He was always there, available and attentive, even on weekends. He knows your case by heart, has seen your children grow up, has supported you through hardships. He is the family doctor… The term is enough to say the essential place and above all the symbolic charge assumed by this carer who often turns into a confidant. Until the dreaded retirement of loyal patients.
Years after that of her GP, Patricia still speaks of it as a blow. “He followed me since I was little. Each time, he took the time to explain to me what I had and I left reassured, she remembers. I will never find this complicity again. He even invited me and my sisters to his wedding! Since then, the fifty-year-old living in the Alpes-Maritimes has not found a doctor. “Young people don’t want to settle here because it’s too expensive, or else they set up medical centers as a group,” says this former letter carrier.
While health insurance conditions the increase in the price of the consultation to more availability, the question arises: the doctors of yesteryear, completely devoted to their patients, are they an endangered species?
The end of small neighborhood practices?
“Obviously, general practitioners who spend their entire career in small neighborhood firms like mine, it’s over”, act Bruno Fron, forty years of practice in the same Parisian building in the 5th arrondissement. Officially retired for a year and a half, he has the greatest difficulty in finding a successor. “Paying fees, managing compatibility: no one wants to have such a burden,” he notes.
Who to replace him, him and all this generation which is massively coming to the end of their career? “I am the attending physician for 2,300 patients. My anxiety is to leave them on the floor, ”he confides.
Stop working 12 hours a day
In the meantime – and because he is unable to win – he is playing extra time. And at 68, she gladly continues to roam the neighborhood to make house calls. “There is no better way to reach out to people. I see things in people that I would never see in the cabinet, ”smiles the general practitioner, who shares his passion in a book overflowing with humanity, A whole life for them (1).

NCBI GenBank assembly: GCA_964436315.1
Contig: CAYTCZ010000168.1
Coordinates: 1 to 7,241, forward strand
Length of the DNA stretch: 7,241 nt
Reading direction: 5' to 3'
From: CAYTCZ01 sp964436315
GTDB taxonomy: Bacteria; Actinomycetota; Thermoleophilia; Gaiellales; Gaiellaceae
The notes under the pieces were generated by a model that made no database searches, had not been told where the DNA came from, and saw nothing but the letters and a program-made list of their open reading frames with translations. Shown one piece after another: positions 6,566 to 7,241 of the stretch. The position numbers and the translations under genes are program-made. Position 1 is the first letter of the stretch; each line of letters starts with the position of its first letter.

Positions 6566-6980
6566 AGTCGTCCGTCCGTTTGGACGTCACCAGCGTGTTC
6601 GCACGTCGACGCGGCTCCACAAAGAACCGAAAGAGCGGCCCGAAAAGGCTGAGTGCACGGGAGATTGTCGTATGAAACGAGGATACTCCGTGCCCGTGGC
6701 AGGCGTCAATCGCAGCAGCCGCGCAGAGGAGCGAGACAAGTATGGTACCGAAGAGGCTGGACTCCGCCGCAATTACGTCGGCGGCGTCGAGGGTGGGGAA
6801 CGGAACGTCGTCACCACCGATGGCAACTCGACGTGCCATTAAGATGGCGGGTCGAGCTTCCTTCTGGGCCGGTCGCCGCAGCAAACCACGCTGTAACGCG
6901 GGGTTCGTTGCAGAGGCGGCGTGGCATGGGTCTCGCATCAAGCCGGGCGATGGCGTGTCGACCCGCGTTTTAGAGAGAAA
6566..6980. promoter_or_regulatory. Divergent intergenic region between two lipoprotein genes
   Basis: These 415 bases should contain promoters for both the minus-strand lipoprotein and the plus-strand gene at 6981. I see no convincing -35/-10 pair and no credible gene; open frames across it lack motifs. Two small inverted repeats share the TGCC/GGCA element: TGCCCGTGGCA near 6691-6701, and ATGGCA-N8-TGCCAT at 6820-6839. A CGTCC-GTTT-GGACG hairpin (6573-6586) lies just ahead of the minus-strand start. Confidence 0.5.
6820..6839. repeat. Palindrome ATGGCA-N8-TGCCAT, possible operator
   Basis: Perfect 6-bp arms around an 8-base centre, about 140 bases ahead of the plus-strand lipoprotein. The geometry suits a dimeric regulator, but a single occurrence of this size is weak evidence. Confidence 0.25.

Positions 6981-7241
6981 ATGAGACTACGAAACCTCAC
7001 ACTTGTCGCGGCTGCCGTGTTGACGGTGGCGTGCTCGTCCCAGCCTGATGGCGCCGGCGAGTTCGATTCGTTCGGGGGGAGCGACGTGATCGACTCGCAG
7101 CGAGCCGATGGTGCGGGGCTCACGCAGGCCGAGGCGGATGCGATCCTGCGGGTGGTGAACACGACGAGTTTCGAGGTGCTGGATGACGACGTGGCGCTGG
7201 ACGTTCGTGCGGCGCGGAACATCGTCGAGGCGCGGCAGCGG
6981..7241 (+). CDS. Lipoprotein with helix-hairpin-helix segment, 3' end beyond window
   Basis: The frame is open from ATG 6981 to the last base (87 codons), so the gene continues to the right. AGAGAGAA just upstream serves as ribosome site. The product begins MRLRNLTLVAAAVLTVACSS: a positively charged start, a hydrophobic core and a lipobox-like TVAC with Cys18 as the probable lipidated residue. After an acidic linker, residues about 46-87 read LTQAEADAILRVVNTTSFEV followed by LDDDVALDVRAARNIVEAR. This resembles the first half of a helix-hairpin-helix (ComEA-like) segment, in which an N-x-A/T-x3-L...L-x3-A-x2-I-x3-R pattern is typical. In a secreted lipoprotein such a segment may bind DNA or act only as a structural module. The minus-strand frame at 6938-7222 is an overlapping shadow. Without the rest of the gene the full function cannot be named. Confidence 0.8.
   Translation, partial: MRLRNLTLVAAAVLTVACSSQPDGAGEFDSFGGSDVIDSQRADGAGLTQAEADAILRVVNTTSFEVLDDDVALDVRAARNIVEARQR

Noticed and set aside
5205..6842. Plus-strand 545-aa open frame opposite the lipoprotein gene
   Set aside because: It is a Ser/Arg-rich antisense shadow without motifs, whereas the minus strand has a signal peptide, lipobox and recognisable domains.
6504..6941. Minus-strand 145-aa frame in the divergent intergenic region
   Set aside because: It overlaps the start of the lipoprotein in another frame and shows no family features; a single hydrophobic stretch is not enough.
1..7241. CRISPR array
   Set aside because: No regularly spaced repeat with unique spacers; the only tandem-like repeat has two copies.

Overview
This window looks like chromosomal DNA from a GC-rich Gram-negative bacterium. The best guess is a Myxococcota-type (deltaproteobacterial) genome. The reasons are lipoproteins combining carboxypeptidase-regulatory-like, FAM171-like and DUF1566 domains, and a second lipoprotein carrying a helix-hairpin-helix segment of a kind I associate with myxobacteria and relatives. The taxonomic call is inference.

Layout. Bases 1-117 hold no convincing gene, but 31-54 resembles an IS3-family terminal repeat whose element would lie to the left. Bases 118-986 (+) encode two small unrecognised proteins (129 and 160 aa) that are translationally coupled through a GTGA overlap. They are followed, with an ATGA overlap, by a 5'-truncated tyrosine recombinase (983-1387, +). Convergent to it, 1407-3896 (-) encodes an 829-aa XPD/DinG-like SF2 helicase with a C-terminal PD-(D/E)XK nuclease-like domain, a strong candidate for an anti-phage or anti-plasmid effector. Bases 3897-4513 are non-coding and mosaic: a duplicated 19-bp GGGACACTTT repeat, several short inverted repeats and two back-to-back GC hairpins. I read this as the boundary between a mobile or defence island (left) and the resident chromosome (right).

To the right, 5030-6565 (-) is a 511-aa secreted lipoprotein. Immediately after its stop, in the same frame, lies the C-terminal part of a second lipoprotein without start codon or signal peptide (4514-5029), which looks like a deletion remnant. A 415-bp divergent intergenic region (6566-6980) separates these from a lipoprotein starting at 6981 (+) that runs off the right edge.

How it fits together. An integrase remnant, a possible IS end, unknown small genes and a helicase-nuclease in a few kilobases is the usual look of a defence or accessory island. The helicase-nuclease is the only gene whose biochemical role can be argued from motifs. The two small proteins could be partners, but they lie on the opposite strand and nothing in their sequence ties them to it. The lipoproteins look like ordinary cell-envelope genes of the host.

The younger generation, Bruno Fron observes it with a mixture of admiration and circumspection. “They don’t want to work twelve hours a day anymore, and they’re right,” he says. He gave himself body and soul to his patients, not out of heroism or a sense of sacrifice, but “because I did not know how to do otherwise”. means that to replace me, you need at least two people, ”he calculates.
He points out that the context in which he started was very different. “When I moved in, in 1985, we were a lot of doctors. We had no choice but to work a lot, we had to go there, make our mark! Today, it’s the opposite: there are too many patients and not enough doctors. As a result, they can work thirty-five hours if they wish. »
Patients, but not only…
However, don’t count on him to blame his young colleagues – who are more and more often sisters, the profession having been largely feminized in recent years. He was a father, but a doctor above all. Juniors have a spouse who also works, young children they want to pick up from school. They yearn for a fulfilling personal life, without patient calls in the middle of Sunday lunch.
“Sunday…is Sunday. I need that time for myself, for my family, ”says Dr. Simon Frémaux, vice-president of the Reagjir union (Autonomous grouping of young general practitioners installed and replacements).
The face of the profession is changing